Business is war. Have I got your attention now? Welcome to WatchMojo.com, and today we’re counting down our picks for the top 10 business movie speeches. the trouble is you don’t realize that you are talking to two people. I symphathyze with you. Charles Foster is a scoundrel. As Charles Foster Kane, Orson Welles undergoes a striking change from a hero of the workingman to a mogul pursuing power ruthlessly. People would think… …what I tell them to think. Knowing what we do about that transformation, his most important monologue comes near the beginning of the film. On the other hand, I’m th epublisher of the Enquirer. It’s also my pleaeure. You see, He explains his split interests are the reason he’s the only man who can fight for the little guy. His closing lines shut his opponent down completely.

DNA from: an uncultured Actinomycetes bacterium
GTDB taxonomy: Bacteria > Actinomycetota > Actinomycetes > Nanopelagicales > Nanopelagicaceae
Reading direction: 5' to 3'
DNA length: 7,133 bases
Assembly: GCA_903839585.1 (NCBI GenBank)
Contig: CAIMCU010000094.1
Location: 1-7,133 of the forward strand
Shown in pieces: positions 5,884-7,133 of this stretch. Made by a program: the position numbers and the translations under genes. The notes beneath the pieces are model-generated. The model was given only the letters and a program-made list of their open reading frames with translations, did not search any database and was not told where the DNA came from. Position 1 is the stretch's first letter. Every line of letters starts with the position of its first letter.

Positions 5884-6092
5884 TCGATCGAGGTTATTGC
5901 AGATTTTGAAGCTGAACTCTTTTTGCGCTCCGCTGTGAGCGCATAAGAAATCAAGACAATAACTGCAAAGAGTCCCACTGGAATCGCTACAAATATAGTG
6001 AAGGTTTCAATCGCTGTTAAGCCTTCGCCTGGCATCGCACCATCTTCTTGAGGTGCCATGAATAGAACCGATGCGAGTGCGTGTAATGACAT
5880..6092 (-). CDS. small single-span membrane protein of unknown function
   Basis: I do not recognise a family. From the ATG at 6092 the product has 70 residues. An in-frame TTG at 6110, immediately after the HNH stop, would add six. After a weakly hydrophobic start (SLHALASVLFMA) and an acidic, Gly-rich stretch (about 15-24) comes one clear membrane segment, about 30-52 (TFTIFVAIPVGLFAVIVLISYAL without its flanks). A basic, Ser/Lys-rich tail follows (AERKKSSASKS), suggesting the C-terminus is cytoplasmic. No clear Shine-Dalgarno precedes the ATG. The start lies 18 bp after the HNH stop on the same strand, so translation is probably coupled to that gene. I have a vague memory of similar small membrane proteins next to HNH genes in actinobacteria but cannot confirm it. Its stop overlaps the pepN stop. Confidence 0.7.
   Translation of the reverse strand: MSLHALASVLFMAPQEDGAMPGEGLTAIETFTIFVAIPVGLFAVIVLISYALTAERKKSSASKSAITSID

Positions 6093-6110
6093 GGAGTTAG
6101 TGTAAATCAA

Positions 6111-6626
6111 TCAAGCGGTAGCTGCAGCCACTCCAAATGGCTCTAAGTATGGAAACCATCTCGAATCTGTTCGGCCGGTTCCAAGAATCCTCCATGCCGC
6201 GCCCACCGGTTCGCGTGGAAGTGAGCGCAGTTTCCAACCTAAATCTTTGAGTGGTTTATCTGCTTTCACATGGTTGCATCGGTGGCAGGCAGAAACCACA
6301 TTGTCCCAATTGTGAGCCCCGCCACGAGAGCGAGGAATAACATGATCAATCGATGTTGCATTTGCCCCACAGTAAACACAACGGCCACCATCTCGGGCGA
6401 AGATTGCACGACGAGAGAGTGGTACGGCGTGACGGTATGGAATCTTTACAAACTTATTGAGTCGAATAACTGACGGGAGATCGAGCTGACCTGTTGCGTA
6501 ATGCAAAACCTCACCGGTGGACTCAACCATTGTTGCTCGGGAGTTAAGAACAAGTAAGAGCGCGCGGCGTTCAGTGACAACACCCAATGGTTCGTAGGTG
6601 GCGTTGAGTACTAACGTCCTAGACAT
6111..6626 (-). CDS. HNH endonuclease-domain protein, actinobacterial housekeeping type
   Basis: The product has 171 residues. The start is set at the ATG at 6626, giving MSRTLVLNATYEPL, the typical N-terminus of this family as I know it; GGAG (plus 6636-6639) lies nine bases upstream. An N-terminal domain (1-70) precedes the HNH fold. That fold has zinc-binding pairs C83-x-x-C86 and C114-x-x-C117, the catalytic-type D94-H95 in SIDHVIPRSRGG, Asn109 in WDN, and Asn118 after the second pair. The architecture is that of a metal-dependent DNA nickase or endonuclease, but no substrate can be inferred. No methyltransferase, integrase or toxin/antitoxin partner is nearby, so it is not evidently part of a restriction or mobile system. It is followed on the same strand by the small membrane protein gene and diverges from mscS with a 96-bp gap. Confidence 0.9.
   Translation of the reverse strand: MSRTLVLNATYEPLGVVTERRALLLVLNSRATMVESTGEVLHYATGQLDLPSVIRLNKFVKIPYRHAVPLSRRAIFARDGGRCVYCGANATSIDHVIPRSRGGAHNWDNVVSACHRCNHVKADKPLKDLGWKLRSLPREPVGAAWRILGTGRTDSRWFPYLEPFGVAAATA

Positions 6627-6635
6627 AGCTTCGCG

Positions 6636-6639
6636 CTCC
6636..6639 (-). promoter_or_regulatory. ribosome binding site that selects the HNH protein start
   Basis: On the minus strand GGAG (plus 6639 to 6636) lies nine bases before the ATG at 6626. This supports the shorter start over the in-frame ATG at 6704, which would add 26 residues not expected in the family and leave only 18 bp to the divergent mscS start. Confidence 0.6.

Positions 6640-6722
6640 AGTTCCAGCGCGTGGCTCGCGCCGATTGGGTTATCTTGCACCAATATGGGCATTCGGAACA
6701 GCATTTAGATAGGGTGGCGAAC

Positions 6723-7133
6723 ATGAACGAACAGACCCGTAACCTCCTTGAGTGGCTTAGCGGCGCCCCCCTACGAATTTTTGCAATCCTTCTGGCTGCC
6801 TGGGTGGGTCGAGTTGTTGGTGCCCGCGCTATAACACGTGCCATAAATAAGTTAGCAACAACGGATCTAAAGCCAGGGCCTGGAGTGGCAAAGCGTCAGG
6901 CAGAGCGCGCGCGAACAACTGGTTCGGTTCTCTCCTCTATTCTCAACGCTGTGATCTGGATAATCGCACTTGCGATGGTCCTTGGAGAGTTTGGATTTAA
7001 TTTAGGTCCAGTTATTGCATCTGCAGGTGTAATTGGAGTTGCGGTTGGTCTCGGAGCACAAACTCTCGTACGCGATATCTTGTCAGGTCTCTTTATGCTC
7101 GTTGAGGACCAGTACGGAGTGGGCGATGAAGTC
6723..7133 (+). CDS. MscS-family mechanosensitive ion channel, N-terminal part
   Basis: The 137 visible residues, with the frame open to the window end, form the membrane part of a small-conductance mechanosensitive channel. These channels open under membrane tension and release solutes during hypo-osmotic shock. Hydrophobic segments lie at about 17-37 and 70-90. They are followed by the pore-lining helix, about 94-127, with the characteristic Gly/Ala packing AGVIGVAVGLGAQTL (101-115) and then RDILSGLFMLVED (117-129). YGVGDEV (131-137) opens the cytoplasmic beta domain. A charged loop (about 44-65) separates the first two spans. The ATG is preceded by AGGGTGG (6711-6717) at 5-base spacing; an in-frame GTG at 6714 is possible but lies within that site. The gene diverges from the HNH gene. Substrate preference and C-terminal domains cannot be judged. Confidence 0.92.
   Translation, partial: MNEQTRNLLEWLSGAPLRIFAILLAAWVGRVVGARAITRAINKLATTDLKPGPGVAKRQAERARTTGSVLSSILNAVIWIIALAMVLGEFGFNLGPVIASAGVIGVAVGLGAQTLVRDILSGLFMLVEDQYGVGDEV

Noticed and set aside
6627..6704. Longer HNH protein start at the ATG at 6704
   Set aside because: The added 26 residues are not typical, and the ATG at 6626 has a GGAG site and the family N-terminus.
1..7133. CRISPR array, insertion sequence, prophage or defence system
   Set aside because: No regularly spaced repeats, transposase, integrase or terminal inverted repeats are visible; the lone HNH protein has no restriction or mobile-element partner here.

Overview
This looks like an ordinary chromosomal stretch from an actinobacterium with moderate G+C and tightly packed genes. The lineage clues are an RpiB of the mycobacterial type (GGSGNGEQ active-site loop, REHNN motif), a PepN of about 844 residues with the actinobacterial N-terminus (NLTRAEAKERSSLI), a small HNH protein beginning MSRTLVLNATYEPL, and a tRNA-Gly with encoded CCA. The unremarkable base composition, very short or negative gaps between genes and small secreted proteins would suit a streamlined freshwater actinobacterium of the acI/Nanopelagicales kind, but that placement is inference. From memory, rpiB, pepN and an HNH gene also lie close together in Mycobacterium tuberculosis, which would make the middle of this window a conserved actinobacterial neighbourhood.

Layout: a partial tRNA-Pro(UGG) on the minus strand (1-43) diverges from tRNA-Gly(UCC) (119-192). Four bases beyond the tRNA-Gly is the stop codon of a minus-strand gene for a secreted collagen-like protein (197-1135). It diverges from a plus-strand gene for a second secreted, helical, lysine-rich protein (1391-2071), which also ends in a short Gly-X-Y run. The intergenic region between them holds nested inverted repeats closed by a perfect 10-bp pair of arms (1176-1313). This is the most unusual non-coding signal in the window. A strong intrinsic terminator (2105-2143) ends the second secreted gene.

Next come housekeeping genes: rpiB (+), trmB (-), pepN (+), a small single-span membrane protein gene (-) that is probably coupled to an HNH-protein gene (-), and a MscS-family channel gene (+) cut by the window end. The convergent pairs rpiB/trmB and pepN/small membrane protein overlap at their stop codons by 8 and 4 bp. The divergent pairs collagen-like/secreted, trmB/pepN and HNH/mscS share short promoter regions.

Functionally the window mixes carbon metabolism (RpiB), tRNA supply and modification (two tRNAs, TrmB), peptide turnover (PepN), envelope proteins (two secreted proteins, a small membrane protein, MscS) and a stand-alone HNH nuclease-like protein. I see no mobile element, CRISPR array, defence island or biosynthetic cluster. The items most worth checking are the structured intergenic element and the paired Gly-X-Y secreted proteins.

You’re right, Mr. Thatcher, I did lose a milion dollars last year. I expect to lose a million dollars this year. I expect to lose a million dollars next year. You know, Mr. Thatcher, the rate of a milion dollars a year, I’ll have to close this place in 60 years. Are you enjoying this? It’s a film that showcases the rollercoaster ride that is the drug business, and the speech in question is a passing-of-the-torch between the old and new guard. This monkey business is in your blood. Outlining what he calls the facts of life, Eddie Temple points out how, while you start at the bottom, you will slowly-but-surely move to the top. Not only is this an effective speech, it also explains the title of the film. Frank Lucas is quickly proving his worth as a Harlem-based drug kingpin, keeping his extravagances to a minimum to stay off the cops’ radar. Along the way, he’s learned valuable lessons about business and he imparts that advice to his colleagues while sitting down for a quick bite in a diner. Then he goes and caps a guy in the broad daylight. Guess he’s somebody. For career-firer, career-loner and motivational speaker Ryan Bingham, life is a backpack – a motif which also serves as the theme of Bingham’s lectures. Explaining it so anyone can relate, Bingham reveals how freeing it is to rid yourself of worldly belongings. Later, the speech expands, and Bingham expounds the benefits of eliminating not only possessions but also people from your life. Cynical? Yes, but it’s a good speech nonetheless. Chris Gardner was going through the toughest times of his life, struggling to stay afloat and trying to become a stockbroker despite his meager existence. When his son reveals his dream of becoming a pro basketball player, Gardner tells him that’s an unlikely goal not worth pursuing. However, upon further thought, he decides no one can tell anyone what ambitions to follow, and that hard work always pays off. His son ended up one of the U.S.’ youngest and most prolific con artists, but that doesn’t mean he can’t spin a mean yarn about the importance of hard work. Frank Abagnale Sr., portrayed by the peerless Christopher Walken, is honored by his rotary club, so he uses the opportunity to tell a short allegory about the rewards of not giving up. Looks like Junior took those words to heart. The SoCal oil boom is the setting of this film, and of several notable Daniel Day-Lewis speeches. But the most unforgettable is when his character, successful oil tycoon Daniel Plainview, explains to his longtime nemesis that he’d outsmarted him by sucking a disputed oil well dry, without his knowledge. Using a simple and almost inappropriately cheerful metaphor, Plainview condescends to and humiliates his foe for one final time. If it seems too good to be true, it probably is: that’s the lesson Seth Davis learns after embarking on a career with a shady brokerage firm. As one of the company’s founders, Ben Affleck’s Jim inspires his recruits with the promise of wealth, happiness and, did we mention wealth? But it’s not all sports cars, big houses and women; Young makes clear that every call is hard work. This film details ’80s excess, both on and off Wall Street – and its most famous speech summarizes that message. Spoken by Gordon Gekko to inspire a group of shareholders, this monologue gets a bad rap, even though – as Gekko claims – it’s greed that built the U.S.: Dream big and grab every opportunity that comes your way, he says. And that’s something that applies to everyone, not only power brokers. Before we unveil our number one pick, here are a few honorable mentions: Hired to motivate some lackluster salesmen, Alec Baldwin grabs attention immediately and proceeds with one of Hollywood’s most epic speeches. At seven-minutes-long, it’s the longest monologue on our list: it’s also the most intimidating, profane, and badass, as Baldwin’s Blake delivers the ABCs of sales and tells his prey to go big or go home. With help from some perfectly timed props, he inspires these deadbeats to close – or to quit. Do you agree with our list? Which business movie speech makes you want make all the money? My offer is this. Nothing. For more greedy top 10s published every day, be sure to subscribe to WatchMojo.com. Subtitles by the Amara.org community